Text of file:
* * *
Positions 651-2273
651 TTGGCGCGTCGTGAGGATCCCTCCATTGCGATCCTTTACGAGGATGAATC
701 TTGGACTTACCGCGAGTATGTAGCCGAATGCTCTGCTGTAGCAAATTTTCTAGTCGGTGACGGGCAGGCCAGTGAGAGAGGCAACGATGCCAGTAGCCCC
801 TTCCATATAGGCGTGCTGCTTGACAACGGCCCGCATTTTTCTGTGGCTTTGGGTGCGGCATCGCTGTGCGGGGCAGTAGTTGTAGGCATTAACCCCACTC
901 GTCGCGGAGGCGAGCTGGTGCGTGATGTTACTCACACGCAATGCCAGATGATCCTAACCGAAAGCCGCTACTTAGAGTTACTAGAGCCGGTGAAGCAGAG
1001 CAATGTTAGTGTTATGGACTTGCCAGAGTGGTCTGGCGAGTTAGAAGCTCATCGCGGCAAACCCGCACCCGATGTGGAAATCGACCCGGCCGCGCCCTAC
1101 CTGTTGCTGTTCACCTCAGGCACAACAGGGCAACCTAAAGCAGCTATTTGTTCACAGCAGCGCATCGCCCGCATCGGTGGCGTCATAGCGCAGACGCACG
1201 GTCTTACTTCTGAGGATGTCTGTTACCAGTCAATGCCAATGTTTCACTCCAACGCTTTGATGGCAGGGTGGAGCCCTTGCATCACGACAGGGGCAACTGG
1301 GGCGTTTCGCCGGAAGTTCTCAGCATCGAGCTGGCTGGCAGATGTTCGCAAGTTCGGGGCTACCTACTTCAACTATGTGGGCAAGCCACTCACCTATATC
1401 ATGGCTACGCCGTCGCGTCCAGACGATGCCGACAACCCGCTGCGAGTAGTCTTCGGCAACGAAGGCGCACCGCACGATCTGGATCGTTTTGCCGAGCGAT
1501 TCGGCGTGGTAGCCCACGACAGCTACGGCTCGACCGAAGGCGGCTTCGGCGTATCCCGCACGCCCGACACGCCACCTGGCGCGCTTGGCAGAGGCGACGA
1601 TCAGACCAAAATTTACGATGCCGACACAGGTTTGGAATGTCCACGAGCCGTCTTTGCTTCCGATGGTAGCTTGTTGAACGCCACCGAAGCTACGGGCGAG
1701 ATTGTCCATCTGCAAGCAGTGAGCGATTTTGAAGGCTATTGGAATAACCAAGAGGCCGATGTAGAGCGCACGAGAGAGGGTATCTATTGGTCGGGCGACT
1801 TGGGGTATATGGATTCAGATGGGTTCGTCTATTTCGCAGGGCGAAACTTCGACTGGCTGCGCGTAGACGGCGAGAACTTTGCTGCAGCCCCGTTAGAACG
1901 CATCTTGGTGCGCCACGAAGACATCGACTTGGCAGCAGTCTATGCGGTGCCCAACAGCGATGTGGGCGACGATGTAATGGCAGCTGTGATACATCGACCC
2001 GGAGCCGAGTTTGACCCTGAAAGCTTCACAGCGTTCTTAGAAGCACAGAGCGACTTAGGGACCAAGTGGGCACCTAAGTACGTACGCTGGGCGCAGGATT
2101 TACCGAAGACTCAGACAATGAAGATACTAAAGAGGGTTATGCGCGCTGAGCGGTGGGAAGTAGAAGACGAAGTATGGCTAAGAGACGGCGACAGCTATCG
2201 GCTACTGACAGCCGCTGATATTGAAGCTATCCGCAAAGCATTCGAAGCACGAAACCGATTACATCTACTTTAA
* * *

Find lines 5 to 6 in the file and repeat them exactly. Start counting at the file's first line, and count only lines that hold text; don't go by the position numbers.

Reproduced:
901 GTCGCGGAGGCGAGCTGGTGCGTGATGTTACTCACACGCAATGCCAGATGATCCTAACCGAAAGCCGCTACTTAGAGTTACTAGAGCCGGTGAAGCAGAG
1001 CAATGTTAGTGTTATGGACTTGCCAGAGTGGTCTGGCGAGTTAGAAGCTCATCGCGGCAAACCCGCACCCGATGTGGAAATCGACCCGGCCGCGCCCTAC